In the Wall Street Journal, Garance Franke-Ruta proposes raising the age of consent for making pornography from 18 to 21. Her suggestions have not been particularly well-received by other progressive bloggers — Atrios writes that her argument denies agency to women, and Jon Swift suggests raising the minimum age to 65.
I’m also troubled by Garance’s argument. I hate Joe Francis and “Girls Gone Wild;” I’m also not a huge fan of the porn industry in general. I do think that porn is bad for women — for the women who participate in it, but even moreso for women everywhere, who have their identities shaped by porn. The vast majority of porn is misogynist and abusive, and sexualizes the humiliation and degradation of women. I don’t think that pictures of naked people or of people having sex is inherently bad or degrading; however, within our particular social context, porn operates in an incredibly poisonous way towards women as a class. I don’t like porn. I don’t think porn is feminist or empowering. I think porn is bad for women.
But I understand the fact that lots of people — men and women — do like porn. Lots of people like it even if they’re troubled by its broader social implications. And lots of people participate in it, either for money or for some other form of gratification (positive social attention, sexual gratification, whatever). I think we can talk about porn, include soft-core boobie-flashing like Girls Gone Wild, without shaming the people who participate in it and those who consume it. So my disclaimer: When I say that I dislike porn and that I think porn is exceptionally bad for women, that isn’t me saying that women who participate in the making of pornography are bad people who are hurting the feminist cause. It isn’t me saying that people who watch or look at pornography are horrible misogynists. It isn’t me attacking you for what you do in your personal life. There are lots of things that I think are really bad for women (beauty culture, for example) that I also engage in. We’re all doing the best we can within a pretty shitty system. So, to preempt any defensiveness, when I talk about my dislike of porn, I’m not talking about my dislike of you. I’m also not anti-nudity. I wish bared breasts weren’t such a big deal — then Girls Gone Wild probably wouldn’t exist. But pornography is not the way to promote the loosening of public nudity laws. Those laws are in place precisely because certain body parts are considered sexual and therefore must be kept under wraps. Porn re-emphasizes that point, it doesn’t undermine it.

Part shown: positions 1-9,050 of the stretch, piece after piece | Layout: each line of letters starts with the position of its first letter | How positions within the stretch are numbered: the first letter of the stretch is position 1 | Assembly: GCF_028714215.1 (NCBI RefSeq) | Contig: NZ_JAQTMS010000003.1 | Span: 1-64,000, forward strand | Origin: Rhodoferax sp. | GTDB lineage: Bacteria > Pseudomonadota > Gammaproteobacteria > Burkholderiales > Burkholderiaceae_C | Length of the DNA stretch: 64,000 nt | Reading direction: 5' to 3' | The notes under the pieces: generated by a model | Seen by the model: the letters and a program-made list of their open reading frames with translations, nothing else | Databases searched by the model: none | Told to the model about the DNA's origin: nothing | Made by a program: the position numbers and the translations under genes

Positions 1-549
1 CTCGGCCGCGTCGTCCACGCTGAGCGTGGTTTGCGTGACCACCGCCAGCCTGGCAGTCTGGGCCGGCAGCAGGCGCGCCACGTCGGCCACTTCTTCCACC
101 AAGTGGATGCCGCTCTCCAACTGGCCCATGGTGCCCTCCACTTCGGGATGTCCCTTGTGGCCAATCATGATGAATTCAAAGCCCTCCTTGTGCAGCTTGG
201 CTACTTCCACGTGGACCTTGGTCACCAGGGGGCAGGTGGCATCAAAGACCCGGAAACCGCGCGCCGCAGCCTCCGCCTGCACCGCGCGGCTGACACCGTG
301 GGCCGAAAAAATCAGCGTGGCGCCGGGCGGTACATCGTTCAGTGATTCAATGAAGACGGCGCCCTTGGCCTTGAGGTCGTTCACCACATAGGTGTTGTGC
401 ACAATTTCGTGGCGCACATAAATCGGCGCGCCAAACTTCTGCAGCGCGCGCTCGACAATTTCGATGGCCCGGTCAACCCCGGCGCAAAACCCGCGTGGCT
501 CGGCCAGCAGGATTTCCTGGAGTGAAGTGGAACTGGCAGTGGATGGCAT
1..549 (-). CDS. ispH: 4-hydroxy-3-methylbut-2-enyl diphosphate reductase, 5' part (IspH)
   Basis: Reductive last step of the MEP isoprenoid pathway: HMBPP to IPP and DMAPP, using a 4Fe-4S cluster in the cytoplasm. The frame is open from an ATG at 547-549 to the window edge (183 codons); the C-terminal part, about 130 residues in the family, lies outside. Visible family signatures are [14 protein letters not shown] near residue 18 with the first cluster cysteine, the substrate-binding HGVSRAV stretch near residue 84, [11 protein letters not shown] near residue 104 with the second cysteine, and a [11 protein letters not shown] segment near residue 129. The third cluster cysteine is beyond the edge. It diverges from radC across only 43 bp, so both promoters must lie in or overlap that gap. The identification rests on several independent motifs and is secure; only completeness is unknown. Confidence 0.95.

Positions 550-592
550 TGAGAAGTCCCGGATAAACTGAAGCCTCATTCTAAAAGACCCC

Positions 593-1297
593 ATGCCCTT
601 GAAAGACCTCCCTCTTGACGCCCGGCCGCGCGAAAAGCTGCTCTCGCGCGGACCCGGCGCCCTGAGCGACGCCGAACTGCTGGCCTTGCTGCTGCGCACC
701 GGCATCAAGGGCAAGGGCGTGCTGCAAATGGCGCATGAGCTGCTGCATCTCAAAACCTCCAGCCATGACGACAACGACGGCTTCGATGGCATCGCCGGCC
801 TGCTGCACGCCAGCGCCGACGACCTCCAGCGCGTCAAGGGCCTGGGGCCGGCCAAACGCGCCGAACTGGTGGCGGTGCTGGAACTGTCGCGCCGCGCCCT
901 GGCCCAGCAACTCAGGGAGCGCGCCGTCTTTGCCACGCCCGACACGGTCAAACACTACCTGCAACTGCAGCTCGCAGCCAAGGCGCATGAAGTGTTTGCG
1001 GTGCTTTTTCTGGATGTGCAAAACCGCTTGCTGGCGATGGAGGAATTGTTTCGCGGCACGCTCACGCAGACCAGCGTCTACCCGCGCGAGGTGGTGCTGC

But back to Garance. I do think she has a point that a 21-year-old is significantly more mature than an 18-year-old. But the fact remains that for most purposes, 18 is the point of legal adulthood. Yes, 21 is the drinking age (which I think is ridiculous, as an aside) and we have minimum ages for holding political office, but for the most part, 18 is it. I think it’s certainly debatable whether 18 is an appropriate age for things like military service and voting rights, but given that 18 is the general age of legal adulthood, it seems a little paternalistic to me to require that women be 21 before they can flash their boobs to a camera.
I also don’t think that laws can solve all of our social problems. They can do quite a lot to move things forward, especially when they give people greater rights, but the problem here isn’t that the “girls” on Girls Gone Wild are 18 — the problem is that they’re exploited by men like Joe Francis. Raising the age limit for porn is not going to do anything to address the actual problems with pornography.
As Ezra points out, there are ways to combat that exploitation without focusing on the age issue. He suggests implementing some sort of informed consent standard, so that if an 18-year-old wants to be in a GGW video, she can be — she just has to consent to it when she’s sober and not being pressured in the heat of the moment. Someone elsewhere suggested some sort of 24 or 48-hour consent window — anyone who participates in the making of pornography (male or female) would have to sign a consent form 48 hours before or after filming, in addition to the release that they sign at the time of filming. I don’t see anything problematic about requiring that consent be given while sober and without pressure, either by having what Ezra describes as a “no recruiting for same-day porn videos at bars” rule, or a waiting period for consent. Several states have a waiting period for marriage licenses. Many states require some sort of waiting period for a birth mother to consent to adoption (generally three days, but as long as 15).